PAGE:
9. The Digital Recession - We know it is hard to get work, any work.  And we know that it is hard to make filmmaking a sustainable profession.  But it also goes beyond that.  Technological advances increasingly reduce the value of basic filmmaking skills. Jim Cummings nailed it in this HopeForFilm post earlier this year.
  10. Indie Film is not about community or the culture — it is more about business and success than ever before. This is where I let my gray hair (what’s left of it) show.  The folks in this business generally forget that we are first and foremost a community. We could be lifting it all up together, but no. When they know you, and there is no business in you for them, they don’t bother generally with a personal touch.  If they pass on your film, or your script, they rarely call, or write a personal letter.  I have seen the biggest of film festivals do this to some of the most successful of filmmakers.  I have seen agents ignore former clients.  I rarely see people in the business do that extra something unless there is something in it for them. Everyone asks and few offer. I have witnessed this firsthand, and seen and heard of it with my collaborators. It is a shame, a downright dirty shame.
  11. We don’t budget — let alone train people  to budget — for the full life cycle of the film, and thus lose most of the value for our work without receiving proper compensation.  Film schools train people only half way — just getting the film to the festivals and market.  We have to learn to schedule, project revenues, and budget for the longest of hauls.  Without that, we will never truly recognize the value of our work.  And without that, we won’t be prepared to extract or maximize revenue from our work — and generally if we don’t change that, the creator class won’t survive.  Fixing this, was the motive behind A2E (and something I would do if I found the proper host).
  12. It’s as if the industry wants all independent films to fail. There are numerous educational initiatives that our leaders and institutions could (and should) undertake  that could help indie films succeed that no one has yet undertaken. We have no marketing check list for bringing your film to release.  We need a map to run this race.  It’s a simple fix not yet executed. Although I am no expert in this arena I have been working on one, and now that I have quit my job, hopefully I can complete it. I could use a wise marketing hand to run through it with me (hint, hint).
  13. The exhibition calendar remains overcrowded with too much of the same — particularly when it comes to summer (for blockbusters) and winter (for Oscar bait). Why can’t we have a balanced or logical release schedule? Films cannibalize each other. New York City has over 25 films opening on any given weekend.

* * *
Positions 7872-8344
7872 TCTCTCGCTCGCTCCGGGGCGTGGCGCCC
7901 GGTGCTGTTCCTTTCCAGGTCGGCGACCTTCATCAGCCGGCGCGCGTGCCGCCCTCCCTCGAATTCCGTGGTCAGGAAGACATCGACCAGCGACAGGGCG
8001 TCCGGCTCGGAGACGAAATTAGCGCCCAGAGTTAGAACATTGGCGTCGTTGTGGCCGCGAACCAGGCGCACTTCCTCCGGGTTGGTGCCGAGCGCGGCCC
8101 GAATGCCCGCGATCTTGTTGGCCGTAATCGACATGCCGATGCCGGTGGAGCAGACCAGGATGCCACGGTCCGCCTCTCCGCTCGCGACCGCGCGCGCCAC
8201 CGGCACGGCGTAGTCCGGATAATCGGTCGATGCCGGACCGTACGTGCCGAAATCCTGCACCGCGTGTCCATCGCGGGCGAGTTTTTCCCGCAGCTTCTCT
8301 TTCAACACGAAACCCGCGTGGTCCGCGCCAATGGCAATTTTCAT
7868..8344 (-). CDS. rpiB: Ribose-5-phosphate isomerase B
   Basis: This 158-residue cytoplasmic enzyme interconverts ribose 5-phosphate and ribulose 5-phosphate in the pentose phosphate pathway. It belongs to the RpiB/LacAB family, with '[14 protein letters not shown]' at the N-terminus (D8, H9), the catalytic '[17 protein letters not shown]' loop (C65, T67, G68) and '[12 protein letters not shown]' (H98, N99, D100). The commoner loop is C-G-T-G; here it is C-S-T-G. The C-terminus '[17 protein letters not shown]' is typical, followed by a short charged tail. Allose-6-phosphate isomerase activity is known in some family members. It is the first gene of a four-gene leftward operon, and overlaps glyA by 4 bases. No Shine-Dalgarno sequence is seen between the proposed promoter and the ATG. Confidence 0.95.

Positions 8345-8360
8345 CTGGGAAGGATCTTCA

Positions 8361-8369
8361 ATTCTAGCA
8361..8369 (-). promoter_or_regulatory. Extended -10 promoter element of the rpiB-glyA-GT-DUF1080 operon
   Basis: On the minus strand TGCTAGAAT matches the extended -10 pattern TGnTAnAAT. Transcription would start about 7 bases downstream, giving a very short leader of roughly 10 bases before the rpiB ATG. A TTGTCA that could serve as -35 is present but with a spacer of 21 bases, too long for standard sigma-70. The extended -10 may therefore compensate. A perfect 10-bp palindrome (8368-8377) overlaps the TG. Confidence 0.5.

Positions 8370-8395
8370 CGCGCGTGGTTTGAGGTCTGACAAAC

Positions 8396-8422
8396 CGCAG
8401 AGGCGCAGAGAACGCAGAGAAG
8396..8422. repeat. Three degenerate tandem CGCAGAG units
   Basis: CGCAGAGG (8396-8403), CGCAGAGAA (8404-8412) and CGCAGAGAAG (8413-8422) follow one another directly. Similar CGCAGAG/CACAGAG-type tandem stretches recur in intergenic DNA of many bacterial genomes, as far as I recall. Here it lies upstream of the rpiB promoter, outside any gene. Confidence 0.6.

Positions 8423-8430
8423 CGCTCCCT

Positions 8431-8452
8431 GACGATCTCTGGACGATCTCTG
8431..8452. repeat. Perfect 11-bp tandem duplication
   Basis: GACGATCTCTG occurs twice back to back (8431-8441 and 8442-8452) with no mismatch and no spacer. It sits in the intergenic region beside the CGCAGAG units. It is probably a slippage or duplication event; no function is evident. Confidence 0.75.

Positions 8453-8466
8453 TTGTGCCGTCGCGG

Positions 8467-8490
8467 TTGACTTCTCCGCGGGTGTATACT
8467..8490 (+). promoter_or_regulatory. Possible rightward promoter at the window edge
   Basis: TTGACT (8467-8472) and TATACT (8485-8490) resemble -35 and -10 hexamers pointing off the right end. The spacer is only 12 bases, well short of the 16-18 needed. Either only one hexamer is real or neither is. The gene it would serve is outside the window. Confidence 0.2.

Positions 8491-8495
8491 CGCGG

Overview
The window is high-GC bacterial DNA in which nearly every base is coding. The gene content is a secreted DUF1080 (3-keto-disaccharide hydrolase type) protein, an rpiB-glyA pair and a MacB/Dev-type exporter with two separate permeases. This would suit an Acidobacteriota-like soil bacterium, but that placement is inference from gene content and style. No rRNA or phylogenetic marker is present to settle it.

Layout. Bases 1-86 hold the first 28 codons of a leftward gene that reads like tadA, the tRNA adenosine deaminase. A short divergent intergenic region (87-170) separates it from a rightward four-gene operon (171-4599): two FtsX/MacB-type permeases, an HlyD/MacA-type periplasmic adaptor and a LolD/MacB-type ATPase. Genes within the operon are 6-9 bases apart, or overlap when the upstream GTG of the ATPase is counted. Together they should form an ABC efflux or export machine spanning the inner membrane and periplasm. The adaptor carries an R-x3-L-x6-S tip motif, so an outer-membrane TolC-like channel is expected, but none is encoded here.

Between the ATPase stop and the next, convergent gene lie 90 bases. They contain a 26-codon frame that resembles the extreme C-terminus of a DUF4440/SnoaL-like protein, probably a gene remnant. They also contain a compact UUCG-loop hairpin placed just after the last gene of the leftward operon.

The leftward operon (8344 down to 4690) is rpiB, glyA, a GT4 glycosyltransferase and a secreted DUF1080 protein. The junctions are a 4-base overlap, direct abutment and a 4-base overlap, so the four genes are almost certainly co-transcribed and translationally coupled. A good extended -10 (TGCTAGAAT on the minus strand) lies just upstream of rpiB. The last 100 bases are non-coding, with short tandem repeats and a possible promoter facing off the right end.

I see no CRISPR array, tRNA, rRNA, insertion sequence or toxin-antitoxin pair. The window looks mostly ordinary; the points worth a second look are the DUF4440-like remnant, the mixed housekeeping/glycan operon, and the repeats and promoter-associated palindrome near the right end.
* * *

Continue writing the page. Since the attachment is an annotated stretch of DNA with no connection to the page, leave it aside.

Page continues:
14. Print media continues to die – and with it the film biz’s key way to market to the masses, and allow quality work to be discovered. Newsweek is no more. In 2010, it sold for one dollar, signaling the state of the business.  Last year’s “magazine of the year”, New York, will go bi-weekly now.  So much for accolades. Newspapers were wonderful things: people bought them generally to read the horoscope, but discovered wonderful things turning the pages, like revolutions in far off lands, and auteur films playing around the corner.
  15. There is no uniform reporting, clarity, transparency of data from digital viewing that would allow the business and culture to advance.  This has been true for awhile and I have mentioned it in my annual round ups before.  However, the fact the establishment is calling out for it, gives it new prominence, both in the UK and in the States. The EU even has a film body dedicated to it: The European Audiovisual Observatory. ”Transparency is .. actually its raison d’être”  Wow. Imagine if the US had a film entity that could say the same?
    Maybe it will start to get better here too…
  16. The creative community is completely confused by the pros and cons of copyright.  On one hand, there appears to be no evidence supporting a reduction in revenue from infringement of individual copyright.  On the other hand, we can’t afford to lose anything and are desperate to hold onto any possible way to make money there is. If we had an independently minded media think tank it would be great terrain for a white paper. As much as I dislike panel discussions, I could stomach a few more on this.
  17. The creative class has allowed themselves to become corrupt and settle for getting their film made, thinking that is enough. Compromise is the name of the game and our quality suffers as a result. Quantity is encouraged over quality and the corporate structure promotes playing well with others as the most praised quality in their creative “collaborators”.